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Combining biologic and phototherapy treatments for psoriasis: safety, efficacy, and patient acceptability

Authors Farahnik B, Patel V, Beroukhim K, Zhu TH, Abrouk M, Nakamura M, Singh R, Lee K, Bhutani T, Koo J

Received 29 March 2016

Accepted for publication 26 May 2016

Published 28 July 2016 Volume 2016:6 Pages 105—111


Checked for plagiarism Yes

Review by Single-blind

Peer reviewers approved by Dr Colin Mak

Peer reviewer comments 4

Editor who approved publication: Professor Uwe Wollina

Benjamin Farahnik,1 Viraat Patel,2 Kourosh Beroukhim,3 Tian Hao Zhu,4 Michael Abrouk,2 Mio Nakamura,5 Rasnik Singh,3 Kristina Lee,5 Tina Bhutani,5 John Koo5

1University of Vermont College of Medicine, Burlington, VT; 2School of Medicine, University of California, Irvine, 3David Geffen School of Medicine, University of California, Los Angeles, 4University of Southern California Keck School of Medicine, Los Angeles, 5Department of Dermatology, Psoriasis and Skin Treatment Center, University of California, San Francisco, CA, USA

The efficacy and safety of biologic and phototherapy in treating moderate-to-severe psoriasis is well known. However, some patients may not respond well to biologic agents or phototherapy on their own and may require combination therapy. Skillfully combining a biologic agent and phototherapy may provide an additive improvement without much increase in risks.
Objective: To summarize the current state of evidence for the efficacy and safety of combining biologics with phototherapy in the treatment of moderate-to-severe plaque psoriasis.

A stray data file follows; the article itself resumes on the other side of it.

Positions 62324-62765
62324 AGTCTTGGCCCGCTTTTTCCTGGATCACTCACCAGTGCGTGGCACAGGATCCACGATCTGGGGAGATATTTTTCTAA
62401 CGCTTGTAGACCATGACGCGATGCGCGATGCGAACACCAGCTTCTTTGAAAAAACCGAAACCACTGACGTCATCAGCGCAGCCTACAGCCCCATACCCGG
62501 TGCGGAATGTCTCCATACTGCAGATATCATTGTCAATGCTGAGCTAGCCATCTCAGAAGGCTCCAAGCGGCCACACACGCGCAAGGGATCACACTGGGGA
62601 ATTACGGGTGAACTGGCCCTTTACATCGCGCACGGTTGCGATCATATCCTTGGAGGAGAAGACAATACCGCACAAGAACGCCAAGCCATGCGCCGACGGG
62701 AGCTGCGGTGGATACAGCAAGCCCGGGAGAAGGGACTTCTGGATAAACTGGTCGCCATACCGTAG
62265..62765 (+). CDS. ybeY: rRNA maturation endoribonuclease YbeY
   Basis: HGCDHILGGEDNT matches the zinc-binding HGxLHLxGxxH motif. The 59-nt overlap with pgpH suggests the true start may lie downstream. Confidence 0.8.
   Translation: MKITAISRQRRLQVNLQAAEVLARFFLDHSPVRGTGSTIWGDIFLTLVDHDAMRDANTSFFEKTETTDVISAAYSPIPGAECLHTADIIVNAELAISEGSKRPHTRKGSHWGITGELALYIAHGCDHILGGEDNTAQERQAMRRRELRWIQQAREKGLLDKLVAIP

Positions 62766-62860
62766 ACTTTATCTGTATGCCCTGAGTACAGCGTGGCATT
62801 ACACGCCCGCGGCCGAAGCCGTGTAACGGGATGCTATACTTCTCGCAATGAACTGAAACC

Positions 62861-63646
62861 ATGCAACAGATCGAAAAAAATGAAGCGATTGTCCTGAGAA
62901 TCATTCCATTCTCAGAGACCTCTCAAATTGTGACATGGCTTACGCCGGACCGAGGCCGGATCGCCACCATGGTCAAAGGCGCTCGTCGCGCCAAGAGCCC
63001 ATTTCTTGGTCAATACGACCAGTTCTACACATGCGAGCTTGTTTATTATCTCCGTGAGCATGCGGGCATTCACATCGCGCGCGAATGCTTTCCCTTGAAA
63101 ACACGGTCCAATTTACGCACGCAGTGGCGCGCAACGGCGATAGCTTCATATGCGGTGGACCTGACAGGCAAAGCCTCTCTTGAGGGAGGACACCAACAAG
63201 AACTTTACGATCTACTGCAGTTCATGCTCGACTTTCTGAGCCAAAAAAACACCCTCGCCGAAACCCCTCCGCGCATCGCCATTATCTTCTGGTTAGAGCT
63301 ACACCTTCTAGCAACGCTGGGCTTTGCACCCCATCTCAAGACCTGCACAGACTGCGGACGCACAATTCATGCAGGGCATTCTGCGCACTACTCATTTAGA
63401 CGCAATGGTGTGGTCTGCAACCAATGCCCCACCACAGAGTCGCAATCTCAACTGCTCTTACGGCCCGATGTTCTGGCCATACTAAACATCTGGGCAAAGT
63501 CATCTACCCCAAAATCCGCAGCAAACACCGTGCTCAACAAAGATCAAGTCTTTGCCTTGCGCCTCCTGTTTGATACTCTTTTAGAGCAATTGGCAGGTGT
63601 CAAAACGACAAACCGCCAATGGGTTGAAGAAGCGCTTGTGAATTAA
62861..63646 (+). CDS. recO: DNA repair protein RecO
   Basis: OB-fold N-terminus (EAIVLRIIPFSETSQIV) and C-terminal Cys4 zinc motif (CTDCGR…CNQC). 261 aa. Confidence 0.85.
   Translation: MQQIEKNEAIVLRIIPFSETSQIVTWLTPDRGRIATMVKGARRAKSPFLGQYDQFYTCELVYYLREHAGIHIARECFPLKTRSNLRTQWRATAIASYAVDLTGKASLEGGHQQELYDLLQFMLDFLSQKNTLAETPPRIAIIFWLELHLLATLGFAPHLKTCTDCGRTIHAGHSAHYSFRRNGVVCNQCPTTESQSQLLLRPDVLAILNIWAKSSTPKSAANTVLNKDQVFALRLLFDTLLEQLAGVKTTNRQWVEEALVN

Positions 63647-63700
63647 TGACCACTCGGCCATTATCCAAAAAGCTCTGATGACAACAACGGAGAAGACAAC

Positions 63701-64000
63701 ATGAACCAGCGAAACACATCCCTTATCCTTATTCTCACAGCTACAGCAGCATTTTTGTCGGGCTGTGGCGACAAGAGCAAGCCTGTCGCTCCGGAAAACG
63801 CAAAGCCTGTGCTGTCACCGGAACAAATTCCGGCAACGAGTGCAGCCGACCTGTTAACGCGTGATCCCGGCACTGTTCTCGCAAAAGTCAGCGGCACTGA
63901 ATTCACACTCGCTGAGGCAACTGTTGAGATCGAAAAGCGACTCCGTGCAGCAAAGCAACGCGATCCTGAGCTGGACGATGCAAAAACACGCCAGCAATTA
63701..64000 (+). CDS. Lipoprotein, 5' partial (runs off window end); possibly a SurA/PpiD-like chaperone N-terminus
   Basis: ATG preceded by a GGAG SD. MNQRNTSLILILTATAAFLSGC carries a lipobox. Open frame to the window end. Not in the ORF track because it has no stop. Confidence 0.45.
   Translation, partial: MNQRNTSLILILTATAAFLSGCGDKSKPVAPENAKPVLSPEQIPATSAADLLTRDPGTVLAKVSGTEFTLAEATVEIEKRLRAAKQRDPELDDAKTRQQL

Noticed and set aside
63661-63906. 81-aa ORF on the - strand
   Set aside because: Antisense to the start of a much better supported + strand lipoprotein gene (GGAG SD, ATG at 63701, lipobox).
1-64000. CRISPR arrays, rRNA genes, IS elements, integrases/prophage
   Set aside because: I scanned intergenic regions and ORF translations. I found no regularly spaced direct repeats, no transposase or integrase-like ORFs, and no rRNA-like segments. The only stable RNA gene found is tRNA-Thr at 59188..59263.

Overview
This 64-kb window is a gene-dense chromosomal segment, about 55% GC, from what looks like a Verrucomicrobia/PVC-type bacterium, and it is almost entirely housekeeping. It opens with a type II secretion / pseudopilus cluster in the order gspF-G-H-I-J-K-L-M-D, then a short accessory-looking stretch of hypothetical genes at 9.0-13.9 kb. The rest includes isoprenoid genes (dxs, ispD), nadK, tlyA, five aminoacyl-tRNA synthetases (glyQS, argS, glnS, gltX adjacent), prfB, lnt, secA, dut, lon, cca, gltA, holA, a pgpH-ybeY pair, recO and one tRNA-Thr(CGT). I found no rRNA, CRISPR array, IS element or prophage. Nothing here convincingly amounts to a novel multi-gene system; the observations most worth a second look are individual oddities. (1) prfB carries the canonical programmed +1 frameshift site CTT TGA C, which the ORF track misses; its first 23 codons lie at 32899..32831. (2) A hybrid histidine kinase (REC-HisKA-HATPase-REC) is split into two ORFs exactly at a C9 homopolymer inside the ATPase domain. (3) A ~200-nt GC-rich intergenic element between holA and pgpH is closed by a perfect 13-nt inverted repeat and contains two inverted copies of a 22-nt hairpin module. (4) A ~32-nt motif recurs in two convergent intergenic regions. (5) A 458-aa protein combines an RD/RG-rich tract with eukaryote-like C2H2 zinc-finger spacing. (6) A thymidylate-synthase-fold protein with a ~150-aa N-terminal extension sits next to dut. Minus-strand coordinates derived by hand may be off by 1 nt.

Methods: We conducted an extensive search on Pubmed database for English language literature that evaluated the use of a combination of biologic and phototherapy for the treatment of moderate-to-severe psoriasis through January 2016. The search included the following keywords: psoriasis, etanercept, adalimumab, infliximab, ustekinumab, biologics, phototherapy, and combination therapy.
Results: The primary literature included randomized controlled trials, a head-to-head study, open-label controlled and uncontrolled trials, case series, and case reports. Etanercept was used in over half of the reported cases, but other biologic agents used included ustekinumab, adalimumab, and infliximab. The vast majority of phototherapy was narrowband ultraviolet B (NBUVB) radiation. Most cases reported enhanced improvement with combination therapy. Serious adverse events throughout the study duration were reported in <3% of the patients. Long-term adverse events cannot be excluded.
Conclusion: Combination of biologic and phototherapy appears to be a viable clinical strategy in the treatment of moderate-to-severe psoriasis not responsive to monotherapy, despite limitations in the data available. NBUVB in combination with biologics appears to be especially effective. However, the long-term impact of these combinations is yet to be determined.

Keywords: psoriasis, biologics, phototherapy, UVB, UVA, combination therapy

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